MMSA – Yimeng Zhang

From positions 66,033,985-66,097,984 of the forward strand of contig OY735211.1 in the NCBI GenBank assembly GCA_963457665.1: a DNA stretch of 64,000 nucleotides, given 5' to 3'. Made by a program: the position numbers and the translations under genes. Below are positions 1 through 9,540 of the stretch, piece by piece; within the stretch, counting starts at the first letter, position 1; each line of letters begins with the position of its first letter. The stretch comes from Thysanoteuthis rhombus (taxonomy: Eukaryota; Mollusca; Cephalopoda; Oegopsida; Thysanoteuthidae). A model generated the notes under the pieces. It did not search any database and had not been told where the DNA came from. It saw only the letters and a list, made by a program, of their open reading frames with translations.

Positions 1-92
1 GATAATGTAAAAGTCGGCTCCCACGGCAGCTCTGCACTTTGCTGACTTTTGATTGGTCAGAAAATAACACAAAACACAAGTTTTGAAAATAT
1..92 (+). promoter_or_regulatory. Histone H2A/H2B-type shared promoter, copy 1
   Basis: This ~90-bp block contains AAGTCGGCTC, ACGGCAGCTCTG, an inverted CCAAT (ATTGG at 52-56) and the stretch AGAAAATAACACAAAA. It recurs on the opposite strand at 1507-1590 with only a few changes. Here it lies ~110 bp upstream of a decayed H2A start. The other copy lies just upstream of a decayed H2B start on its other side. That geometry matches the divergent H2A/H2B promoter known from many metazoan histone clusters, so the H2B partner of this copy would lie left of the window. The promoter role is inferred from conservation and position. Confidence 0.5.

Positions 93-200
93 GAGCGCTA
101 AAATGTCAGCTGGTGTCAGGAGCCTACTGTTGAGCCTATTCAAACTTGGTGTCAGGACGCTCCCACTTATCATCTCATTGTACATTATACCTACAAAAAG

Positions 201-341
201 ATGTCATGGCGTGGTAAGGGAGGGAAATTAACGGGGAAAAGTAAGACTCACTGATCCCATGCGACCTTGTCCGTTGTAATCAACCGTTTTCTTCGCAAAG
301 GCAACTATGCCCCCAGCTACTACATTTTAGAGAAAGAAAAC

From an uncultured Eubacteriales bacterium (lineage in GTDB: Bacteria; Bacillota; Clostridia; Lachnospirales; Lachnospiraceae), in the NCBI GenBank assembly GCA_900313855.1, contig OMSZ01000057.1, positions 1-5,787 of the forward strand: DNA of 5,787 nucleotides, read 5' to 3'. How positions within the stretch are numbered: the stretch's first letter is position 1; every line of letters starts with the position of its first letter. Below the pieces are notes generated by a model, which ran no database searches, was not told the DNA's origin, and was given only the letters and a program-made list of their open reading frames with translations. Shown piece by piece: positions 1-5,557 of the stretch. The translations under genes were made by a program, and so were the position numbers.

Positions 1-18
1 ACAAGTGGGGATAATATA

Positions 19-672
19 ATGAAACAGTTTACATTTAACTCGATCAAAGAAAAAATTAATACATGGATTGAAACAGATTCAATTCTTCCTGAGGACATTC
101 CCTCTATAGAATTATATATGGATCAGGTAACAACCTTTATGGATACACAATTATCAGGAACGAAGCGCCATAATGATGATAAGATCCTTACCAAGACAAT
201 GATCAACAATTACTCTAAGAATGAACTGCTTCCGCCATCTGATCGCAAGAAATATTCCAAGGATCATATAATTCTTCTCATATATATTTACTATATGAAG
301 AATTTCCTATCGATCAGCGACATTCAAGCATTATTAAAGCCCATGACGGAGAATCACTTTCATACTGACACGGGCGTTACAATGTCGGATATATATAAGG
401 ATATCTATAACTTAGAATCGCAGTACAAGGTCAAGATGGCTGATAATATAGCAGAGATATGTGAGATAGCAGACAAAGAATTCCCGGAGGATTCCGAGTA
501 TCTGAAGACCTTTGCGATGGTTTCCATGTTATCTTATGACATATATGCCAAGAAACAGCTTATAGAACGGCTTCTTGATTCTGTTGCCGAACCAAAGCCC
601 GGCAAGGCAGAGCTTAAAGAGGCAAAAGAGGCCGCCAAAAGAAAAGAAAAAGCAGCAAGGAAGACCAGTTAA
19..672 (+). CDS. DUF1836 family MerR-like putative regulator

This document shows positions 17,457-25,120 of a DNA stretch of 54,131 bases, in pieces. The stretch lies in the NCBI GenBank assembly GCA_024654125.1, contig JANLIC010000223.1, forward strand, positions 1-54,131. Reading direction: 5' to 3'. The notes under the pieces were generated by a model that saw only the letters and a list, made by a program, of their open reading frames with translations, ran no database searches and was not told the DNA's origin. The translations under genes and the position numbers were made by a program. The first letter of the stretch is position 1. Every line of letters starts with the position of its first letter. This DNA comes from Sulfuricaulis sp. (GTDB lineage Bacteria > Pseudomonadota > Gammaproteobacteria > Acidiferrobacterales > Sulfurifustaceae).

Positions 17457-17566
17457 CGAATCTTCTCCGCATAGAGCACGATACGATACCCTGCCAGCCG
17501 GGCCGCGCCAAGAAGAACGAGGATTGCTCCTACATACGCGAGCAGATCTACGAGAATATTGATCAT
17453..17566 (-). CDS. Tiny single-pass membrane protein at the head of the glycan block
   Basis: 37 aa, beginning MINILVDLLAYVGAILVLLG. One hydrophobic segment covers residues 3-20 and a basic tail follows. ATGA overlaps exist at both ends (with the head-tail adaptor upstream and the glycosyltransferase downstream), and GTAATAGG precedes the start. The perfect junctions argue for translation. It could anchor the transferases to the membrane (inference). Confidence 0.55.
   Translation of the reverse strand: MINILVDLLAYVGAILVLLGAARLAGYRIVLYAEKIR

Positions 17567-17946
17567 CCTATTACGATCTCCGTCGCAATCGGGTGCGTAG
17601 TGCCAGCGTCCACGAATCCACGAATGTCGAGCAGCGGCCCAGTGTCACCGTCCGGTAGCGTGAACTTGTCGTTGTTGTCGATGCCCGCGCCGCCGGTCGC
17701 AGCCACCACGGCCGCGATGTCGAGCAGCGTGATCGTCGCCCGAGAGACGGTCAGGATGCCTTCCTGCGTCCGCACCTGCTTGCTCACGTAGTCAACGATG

D uring my training to become a physiotherapist, I was fortunate to experience large varieties of situations and meet diverse groups of people. However, an encounter with one particular patient left an impact on me; surprisingly, it was one I had limited interactions with. This patient was an elderly woman suffering from a chest infection in a geriatric ward. She was referred to me to help to improve her mobilisation and eventually go home. When I first met her she seemed frail and spoke weakly, whenever she tried. Over the weeks, she made minimal progress and was still unable to get off the bed. One day, I was informed that her chest infection was getting worse as she was unable to swallow her drinks since some fluids were entering her lungs. A speech and language therapist was sent to help her and as a student, I was allowed to go along and learn from this experience. The patient was given a fluid thickener. Unsurprisingly, the patient refused to drink it and with her frail voice, begged to take normal drinks again. After half an hour of convincing, she was giving the ultimatum, “would you rather take this drink or harm your body and die?” Hearing this, she held the drink closer to her side as a silent way of agreeing. Having done our jobs, we left. That was the last time I heard of her. One day, curiosity led me to ask regarding her progress, expecting to hear that her chest is better. Instead I was told that she had passed away a week after our last encounter. It is not rare to have patients pass away, especially on the geriatric ward; however, I felt an overwhelming sense of sadness. She made an impossible choice between quality of life and living life itself. Sometimes I wonder, if she could have seen the future, would she have decided otherwise?